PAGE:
Emily Rosenberg puts it best early in the Story Edit and preview
of Things of the Spirit, the biographical film we are completing
on Calvin Coolidge: "You know, Franklin Roosevelt was a tough
act to precede, and Coolidge and Hoover have always stood in the
shadow of that most charismatic politician." The Kunhardts'
treatment of Coolidge in the recent The American President
series on PBS edges toward penumbra. But viewers are left in the
dark as to the underlying character and political accomplishments
of our 30th president.
tipped their hand with the very first sentence of their 13 minute
section on Coolidge: "The chief business of the American
people is business." The sentence comes from an address President
Coolidge gave to the American Society of Newspaper Editors in
which he explored possible conflicts between the commercial and
editorial roles of American newspapers. The sentence served as
a rhetorical springboard to Coolidge's main point:
ideal of the American people is idealism. I cannot repeat too
often that America is a nation of idealists. That is the only
motive to which they ever give any strong and lasting reaction...
I could not truly criticize the vast importance of the counting
room, but my ultimate faith I would place in the idealism of
the editorial room of the American newspaper.
Coolidge might be criticized for his idealism. But by quoting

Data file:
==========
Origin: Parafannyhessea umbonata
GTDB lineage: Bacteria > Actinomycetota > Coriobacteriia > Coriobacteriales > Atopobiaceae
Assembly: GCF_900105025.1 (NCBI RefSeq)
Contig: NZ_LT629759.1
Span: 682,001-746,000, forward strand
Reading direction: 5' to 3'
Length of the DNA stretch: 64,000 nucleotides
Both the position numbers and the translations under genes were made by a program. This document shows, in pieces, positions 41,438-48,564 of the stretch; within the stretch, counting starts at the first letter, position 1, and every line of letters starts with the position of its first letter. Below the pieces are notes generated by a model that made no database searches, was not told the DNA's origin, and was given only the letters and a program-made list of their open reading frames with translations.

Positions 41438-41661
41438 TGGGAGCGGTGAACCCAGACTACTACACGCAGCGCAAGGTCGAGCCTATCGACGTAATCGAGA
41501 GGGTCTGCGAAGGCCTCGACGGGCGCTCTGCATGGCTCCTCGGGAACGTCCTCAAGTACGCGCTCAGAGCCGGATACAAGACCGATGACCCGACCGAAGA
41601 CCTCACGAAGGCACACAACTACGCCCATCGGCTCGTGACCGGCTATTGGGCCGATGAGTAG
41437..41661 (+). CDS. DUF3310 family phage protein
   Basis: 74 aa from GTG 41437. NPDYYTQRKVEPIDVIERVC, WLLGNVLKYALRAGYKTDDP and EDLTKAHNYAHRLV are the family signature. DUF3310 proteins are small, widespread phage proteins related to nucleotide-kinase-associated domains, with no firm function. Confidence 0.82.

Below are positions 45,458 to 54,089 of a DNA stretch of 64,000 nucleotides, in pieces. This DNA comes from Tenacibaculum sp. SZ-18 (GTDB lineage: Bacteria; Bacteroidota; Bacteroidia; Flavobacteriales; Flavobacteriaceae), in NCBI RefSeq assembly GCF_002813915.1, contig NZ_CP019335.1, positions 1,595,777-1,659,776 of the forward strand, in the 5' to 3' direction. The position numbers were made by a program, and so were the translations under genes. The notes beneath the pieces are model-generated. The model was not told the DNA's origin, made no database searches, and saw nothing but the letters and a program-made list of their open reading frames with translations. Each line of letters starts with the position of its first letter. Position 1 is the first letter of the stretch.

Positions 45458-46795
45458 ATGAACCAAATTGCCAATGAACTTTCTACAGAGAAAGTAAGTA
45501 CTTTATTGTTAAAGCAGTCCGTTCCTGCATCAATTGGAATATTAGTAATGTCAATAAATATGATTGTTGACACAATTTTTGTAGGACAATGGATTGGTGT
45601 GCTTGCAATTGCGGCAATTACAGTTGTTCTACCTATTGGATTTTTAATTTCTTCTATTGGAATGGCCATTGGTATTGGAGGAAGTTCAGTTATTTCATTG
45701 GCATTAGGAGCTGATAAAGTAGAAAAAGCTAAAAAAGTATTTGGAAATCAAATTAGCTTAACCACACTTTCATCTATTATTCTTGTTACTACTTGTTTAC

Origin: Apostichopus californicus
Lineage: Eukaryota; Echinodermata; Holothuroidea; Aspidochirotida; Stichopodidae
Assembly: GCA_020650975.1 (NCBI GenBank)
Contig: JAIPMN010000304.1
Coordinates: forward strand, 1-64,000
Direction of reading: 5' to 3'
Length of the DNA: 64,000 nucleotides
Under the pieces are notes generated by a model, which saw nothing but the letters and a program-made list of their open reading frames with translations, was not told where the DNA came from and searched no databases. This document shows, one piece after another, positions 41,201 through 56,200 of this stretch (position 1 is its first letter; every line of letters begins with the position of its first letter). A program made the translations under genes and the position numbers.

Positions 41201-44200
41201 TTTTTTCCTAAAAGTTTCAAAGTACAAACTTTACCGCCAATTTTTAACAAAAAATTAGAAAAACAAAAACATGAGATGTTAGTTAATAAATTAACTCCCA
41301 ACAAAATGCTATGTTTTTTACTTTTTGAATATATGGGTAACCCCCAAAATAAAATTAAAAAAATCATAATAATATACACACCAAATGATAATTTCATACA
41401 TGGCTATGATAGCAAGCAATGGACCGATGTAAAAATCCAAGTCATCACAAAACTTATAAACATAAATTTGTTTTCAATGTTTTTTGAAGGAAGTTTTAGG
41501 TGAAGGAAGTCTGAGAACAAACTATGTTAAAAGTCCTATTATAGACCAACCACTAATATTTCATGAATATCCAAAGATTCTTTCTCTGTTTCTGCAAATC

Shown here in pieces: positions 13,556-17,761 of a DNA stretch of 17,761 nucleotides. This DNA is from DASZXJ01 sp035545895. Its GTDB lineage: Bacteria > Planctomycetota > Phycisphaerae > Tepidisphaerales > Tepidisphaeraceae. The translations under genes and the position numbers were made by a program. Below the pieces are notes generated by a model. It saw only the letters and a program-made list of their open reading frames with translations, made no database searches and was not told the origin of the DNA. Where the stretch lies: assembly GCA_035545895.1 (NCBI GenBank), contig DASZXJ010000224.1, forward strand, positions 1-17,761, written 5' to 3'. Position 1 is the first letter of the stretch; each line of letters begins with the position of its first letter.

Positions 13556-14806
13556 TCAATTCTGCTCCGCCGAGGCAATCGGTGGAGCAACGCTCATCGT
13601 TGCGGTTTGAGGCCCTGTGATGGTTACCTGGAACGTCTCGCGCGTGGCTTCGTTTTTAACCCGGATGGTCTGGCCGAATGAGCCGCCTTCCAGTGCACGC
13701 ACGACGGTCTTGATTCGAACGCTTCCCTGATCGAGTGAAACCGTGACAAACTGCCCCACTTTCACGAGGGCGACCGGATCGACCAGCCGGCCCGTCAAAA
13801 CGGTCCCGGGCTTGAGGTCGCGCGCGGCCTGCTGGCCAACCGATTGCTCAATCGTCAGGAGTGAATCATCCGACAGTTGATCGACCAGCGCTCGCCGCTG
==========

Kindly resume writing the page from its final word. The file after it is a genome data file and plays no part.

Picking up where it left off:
only his lesser point, the Kunhardts once again paint Coolidge
into the corner created for him by the New Deal historians --
that of a small-minded materialist. For emphasis, the Kunhardts
add to their cliché "business" quote an unrelated
second sentence (on an unrelated subject) lifted from Coolidge's
1925 inaugural address: "If we have any destiny, we have
found it in that direction." Case closed.
Coolidge's early years, the Kunhardt script states that:
Coolidge grew up on the family farm in Vermont, working so hard
he was left with little time for himself. He was often lonely,
yet feared being alone.
in the Story Edit and preview of Things of the Spirit,
historian Michael Platt tells us more about Coolidge, using a
Autobiography he stresses the quietude of the lives lived in
Plymouth, and indeed of the lives that he saw and learned from.
And he even talks about the silences he enjoyed going out horseback
riding. He says, for example, "Riding over the fields and
along the country roads by myself, where nothing interrupts
his seeing and thinking, is a good occupation for a boy. The
silences of nature have a discipline all their own." He
talks about night -- middle of the night visits to his mother's
grave. Now in Plymouth his mother's grave is about a quarter
mile from his house. He went there often, especially when he
was troubled. And that kind of silence, that capacity to be